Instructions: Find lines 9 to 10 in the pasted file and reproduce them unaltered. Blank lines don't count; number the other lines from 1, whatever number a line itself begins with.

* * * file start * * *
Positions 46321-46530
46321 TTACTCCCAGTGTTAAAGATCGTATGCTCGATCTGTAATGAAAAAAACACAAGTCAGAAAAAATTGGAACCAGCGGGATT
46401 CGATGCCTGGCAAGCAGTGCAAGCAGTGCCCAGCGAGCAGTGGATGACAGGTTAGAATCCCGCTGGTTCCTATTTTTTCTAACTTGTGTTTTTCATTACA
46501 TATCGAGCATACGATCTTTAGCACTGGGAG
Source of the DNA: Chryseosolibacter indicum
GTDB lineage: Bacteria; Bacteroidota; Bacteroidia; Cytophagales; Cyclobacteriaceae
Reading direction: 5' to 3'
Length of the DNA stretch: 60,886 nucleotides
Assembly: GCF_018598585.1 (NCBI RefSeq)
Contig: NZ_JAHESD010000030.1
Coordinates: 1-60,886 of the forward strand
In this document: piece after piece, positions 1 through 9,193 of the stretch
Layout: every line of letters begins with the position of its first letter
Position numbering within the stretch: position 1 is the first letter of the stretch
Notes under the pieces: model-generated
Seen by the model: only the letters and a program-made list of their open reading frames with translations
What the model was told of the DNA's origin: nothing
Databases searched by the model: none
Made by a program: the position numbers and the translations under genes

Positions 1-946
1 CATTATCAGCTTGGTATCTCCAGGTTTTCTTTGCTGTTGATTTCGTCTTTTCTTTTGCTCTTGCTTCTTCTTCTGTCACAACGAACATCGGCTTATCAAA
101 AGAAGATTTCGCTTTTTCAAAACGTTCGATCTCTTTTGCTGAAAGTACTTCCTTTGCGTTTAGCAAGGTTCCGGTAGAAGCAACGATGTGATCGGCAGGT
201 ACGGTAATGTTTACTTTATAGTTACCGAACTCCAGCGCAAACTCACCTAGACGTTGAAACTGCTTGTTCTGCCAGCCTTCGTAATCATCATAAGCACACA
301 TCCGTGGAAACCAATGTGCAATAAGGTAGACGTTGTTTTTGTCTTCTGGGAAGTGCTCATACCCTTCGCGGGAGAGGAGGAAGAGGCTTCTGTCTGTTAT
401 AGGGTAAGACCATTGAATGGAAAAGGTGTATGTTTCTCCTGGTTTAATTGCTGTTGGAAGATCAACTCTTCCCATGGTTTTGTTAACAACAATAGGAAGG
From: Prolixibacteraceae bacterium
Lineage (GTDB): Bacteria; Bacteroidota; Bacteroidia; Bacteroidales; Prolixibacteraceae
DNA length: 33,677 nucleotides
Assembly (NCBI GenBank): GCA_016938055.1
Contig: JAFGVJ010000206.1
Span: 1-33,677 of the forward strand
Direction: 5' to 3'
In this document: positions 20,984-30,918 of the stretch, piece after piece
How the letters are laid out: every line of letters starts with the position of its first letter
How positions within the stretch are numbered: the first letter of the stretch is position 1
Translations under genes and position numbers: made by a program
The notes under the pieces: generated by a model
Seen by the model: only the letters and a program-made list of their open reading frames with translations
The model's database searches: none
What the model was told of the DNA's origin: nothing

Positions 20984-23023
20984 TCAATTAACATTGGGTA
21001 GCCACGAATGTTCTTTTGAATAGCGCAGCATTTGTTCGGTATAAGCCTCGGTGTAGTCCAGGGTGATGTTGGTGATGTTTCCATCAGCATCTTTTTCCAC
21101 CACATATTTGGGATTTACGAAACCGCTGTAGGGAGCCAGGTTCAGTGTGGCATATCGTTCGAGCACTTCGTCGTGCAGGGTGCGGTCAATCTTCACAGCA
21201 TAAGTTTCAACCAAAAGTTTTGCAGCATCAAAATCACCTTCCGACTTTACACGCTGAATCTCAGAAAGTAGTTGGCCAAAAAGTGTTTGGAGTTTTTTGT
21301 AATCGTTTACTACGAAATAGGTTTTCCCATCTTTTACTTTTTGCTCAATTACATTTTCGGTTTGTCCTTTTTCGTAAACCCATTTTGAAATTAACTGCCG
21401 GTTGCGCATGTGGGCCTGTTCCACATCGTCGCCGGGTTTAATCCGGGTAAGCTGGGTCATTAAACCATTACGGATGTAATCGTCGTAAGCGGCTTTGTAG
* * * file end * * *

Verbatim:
Assembly: GCF_018598585.1 (NCBI RefSeq)
Contig: NZ_JAHESD010000030.1